Accord & Satisfaction, Restrictive Endorsement - What's the difference?
People draw up settlement letters to collection agencies and find themselves in a whole lot of trouble. Before you begin to delve into "playing lawyer" you had better understand what your goal is and what tool to use when approaching the subject of accord and satisfaction and contract law.
It's understandable that consumers get this information wrong because there is so much of it out there, and with state and federal rules, one is never sure - so before you open a can of worms, understand that you need to consider the outcome and that it may be a bad one.
Accord & Satisfaction
Accord and satisfaction is a contract law concept about the purchase of the release from a debt obligation. The payment is typically less than what is owed and is not paid by the actual performance of the original obligation.
The accord is the agreement to discharge the obligation and the satisfaction is the legal "consideration" which binds the parties to the agreement. If a person is sued over an alleged debt they bear the burden of proving the affirmative defense of accord and satisfaction.
The accord agreement must be transacted on a new agreement. It must therefore have the essential terms of a contract, (parties, subject matter, time for performance, and consideration).
If there is a breach of the accord there will be no "satisfaction" which will give rise to a breach of accord. In this instance the non-offending party has the right to sue under either the original contract or the accord agreement.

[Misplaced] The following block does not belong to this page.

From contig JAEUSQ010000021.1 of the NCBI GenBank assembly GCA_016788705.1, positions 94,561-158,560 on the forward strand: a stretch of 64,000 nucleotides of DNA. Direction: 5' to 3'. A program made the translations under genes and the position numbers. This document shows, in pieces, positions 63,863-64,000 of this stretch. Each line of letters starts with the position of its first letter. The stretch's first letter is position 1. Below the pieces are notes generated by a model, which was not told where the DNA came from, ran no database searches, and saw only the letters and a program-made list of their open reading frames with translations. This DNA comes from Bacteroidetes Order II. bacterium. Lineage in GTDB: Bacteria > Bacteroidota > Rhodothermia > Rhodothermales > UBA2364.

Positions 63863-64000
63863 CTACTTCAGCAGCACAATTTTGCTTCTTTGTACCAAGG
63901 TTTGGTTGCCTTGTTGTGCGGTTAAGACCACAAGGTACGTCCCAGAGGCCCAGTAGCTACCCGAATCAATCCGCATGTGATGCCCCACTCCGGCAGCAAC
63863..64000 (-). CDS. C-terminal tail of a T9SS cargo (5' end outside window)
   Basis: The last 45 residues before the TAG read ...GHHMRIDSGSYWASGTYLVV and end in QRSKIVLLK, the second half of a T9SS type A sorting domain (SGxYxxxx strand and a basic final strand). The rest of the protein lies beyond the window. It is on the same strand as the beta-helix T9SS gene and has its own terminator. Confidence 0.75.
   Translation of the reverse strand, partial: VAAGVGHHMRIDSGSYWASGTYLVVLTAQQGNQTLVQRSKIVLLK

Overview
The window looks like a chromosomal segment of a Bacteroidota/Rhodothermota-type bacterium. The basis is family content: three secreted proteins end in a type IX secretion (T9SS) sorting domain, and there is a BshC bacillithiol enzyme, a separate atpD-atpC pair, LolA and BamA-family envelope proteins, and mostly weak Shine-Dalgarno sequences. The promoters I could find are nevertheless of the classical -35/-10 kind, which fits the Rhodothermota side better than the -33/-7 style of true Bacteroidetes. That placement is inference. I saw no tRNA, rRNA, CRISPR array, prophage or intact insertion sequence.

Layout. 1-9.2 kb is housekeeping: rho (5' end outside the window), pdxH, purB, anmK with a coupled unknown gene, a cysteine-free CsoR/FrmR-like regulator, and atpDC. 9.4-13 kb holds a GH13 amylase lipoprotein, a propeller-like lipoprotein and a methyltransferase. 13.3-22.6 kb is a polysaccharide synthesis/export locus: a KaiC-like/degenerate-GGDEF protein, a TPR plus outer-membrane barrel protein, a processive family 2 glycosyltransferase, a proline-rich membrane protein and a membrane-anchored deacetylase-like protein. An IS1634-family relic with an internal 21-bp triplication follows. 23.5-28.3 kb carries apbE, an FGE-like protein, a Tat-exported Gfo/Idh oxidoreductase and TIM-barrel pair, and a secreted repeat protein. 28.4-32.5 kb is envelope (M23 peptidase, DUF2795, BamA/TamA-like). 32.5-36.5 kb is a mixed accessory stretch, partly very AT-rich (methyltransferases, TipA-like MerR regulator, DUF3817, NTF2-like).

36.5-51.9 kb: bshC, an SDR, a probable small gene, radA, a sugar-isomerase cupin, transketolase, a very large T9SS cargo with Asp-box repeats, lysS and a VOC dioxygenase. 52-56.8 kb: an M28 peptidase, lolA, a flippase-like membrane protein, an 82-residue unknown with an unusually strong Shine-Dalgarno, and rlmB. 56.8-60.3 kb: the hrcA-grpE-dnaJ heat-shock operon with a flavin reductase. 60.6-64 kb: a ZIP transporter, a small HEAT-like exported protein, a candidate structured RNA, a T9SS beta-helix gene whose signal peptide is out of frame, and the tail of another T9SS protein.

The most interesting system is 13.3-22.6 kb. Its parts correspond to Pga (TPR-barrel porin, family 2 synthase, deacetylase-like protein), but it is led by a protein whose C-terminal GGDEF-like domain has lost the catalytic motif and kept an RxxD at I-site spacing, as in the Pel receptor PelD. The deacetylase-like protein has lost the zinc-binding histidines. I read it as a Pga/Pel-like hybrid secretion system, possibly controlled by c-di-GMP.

An endorsement on a check with restrictions. An endorsement is a signature on the back of a check stating that the payee has consented to receive the funds from the payer. A restrictive endorsement states the circumstances under which the payee will accept the funds under the signature.
A valid accord does not discharge the prior contract, it suspends the right to enforce it in accordance with the terms of the accord contract, in which satisfaction, or performance of the contract will discharge both contracts(the original and the accord).
If the creditor breaches the accord, then the debtor will be able to bring up the existence of the accord in order to enjoin any action against him. Related to this would be offer and acceptances.
Accord is the agreement and satisfaction is the execution of the contract or agreement. Both parties MUST be involved otherwise there is no accord and satisfaction. This is particularly important if you are trying to negotiate terms with a collection agency or creditor. Simply sending an A&S will not be binding.
What makes an accord and satisfaction different than a contract? There must be a prior dispute that both parties could not agree to and by creating a new accord, you are both agreeing to a new set of terms. This is why both parties must agree. Lots of people assume they can send an accord off to a collector and that binds them. This is not true.
Since an accord & satisfaction is a contract then contract terms must be present. Once both parties have agreed to the new contract then the case is final. For example, say you have an original credit card debt for 10,00.00 but you dispute a portion of the bill and are able to prove it to the creditor.